All-Star Case Studies

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The Liquor Store of Jackson Hole

Jackson Hole, WY

2021 Revenues: $11.5 million

Employees: 50

Critical Number™: 

Net Operating Income

Coach: Dave Scholten

Organization Background

The Liquor Store of Jackson Hole was started by locals in 1985 with just five employees and 600 feet of floor space. It was the first liquor store in the state to be attached to a grocery store instead of a bar. It has since grown into an organization with 50 employees and some 5,200 square feet of operations space, where it offers the city’s largest selection of beer, wine, hard-to-find spirits, and accessories. “The business was built on providing phenomenal customer service and by being a place people enjoyed working,” says Stephan C. Abrams, partner and CEO. “We’re all about people.” 


Abrams began working for The Liquor Store as a cashier and stock person in 1999 before accepting a position in management. He also has a long-term plan for the business and its employees. “An important component for my 25-year-plan is to create a business model which will build wealth and security for the people who are along for the ride,” he says. But to realize that dream, he knew he couldn’t do it alone.


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After first learning about it in 2013, Abrams recognized that The Great Game of Business® (GGOB) could be one of the tools he used to fulfill his long-term plan. “I believe GGOB is a methodology which is raising the bar in the organization and laying the foundation for us to grow the organization in a financially strong and culturally healthy fashion,” he says. After struggling to self-implement GGOB, Abrams hired a coach, Dave Scholten, to push his team’s implementation through to the finish line in January 2020. 

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Since kicking off GGOB, Abrams says he sees new conversations happening which contribute to the success of the business. “We have better open communication with richer content,” he says. “Team leaders don’t feel alone in their responsibilities.” Responsibility of line items like revenue, COGS, and expenses no longer belongs to the CFO, but rather to a line-item owner. “The entire team also understands people on the team are the key to the success of the business along with providing clear focus on the numbers,” says Abrams, noting that the business’s revenue has jumped, gross profit has improved, and its net operating percentage has doubled—which means they are putting more to the bottom line than ever. Just as importantly in the context of the War for Talent, The Liquor Store has also been certified as a “Great Place to Work,” which has helped dramatically cut turnover.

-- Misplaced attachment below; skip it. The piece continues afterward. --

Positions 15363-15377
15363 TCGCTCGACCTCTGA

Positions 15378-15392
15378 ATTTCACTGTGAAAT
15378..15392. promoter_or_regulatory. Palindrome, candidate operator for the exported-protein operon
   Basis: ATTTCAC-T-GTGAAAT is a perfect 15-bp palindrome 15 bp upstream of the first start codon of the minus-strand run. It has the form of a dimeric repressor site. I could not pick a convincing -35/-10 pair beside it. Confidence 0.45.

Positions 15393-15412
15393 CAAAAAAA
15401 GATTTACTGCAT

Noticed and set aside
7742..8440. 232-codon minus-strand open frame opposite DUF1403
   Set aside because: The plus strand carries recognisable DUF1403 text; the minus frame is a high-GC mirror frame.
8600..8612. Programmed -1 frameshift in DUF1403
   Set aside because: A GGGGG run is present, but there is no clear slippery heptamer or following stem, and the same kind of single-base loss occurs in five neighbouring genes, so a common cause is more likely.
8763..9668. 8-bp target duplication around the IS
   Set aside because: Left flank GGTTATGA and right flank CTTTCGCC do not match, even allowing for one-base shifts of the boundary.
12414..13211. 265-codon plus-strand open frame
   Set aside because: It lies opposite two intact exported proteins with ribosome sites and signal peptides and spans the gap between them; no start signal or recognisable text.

Everyone in management gained access to open books early on and learned how to maintain Line of Sight toward our goals and our Stake in the Outcome. We learned largely just from tracking financials how to influence our net operating income and, as we progress to sharing this information to all employees, engagement has increased substantially and palpably.”

~ Chris Riley, Warehouse Manager


Pain Points and Opportunities

While supply shortages loom at times for the business, Abrams says that far and away the thing that keeps him up at night is the mental health of his employees. “There is a massive housing crunch here where we live,” he says. “It’s becoming close to impossible to find somewhere to live, and that’s if you can afford it. We know that when our employees are worried about whether their rent is going to go up by 50% next month, they’re not going to have their head in the game. Something is going to break.” That’s forced Abrams to consider adding positions where employees can work remotely from more affordable locations. Adding to the mental stress of the team in Jackson Hole is the fact that Abrams says his people are often treated rudely by customers who might be upset about the lack of inventory or how quickly they are being served. “It’s a real challenge when customers aren’t compassionate with the staff,” he says.

GGOB has given the staff a sense of pride when we do well and allows them to understand how they affect the bottom line.”

~ Alex Tomlinson, TLS Store Manager


MiniGame™ Highlight

While Abrams admits that the team has room to improve when it comes to playing MiniGames, he’s also excited about how they’re recommitting to them by looking to the GGOB community for help. “My education and training manager has brought back best practices from her cohort,” he says, “and she has spearheaded successful MiniGames at multiple locations.” An example was a MiniGame played to increase the accuracy of customer orders—with a top goal of reaching 95% accuracy. 


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What’s Next

One of the big changes Abrams and his team have implemented recently is to establish an internal mentorship program to help drive deeper levels of knowledge and understanding of the business among the team through one-on-one meetings. The program has already proven its worth by helping people better understand their Stake in the Outcome bonus program and how it worked. “It creates an atmosphere of collegiality that allows us to ask difficult questions and have honest conversations,” says Debbie Morrison, Chief of Staff. “We provide a culture and space to talk and ask for assistance. We don’t have to ask Stephan to solve every problem anymore. 


We've fostered a very open and honest work environment. It's given employees the confidence to ask questions about the health of the business that they might have otherwise kept to themselves.”

~ Anna Bonds, Training and Education Manager






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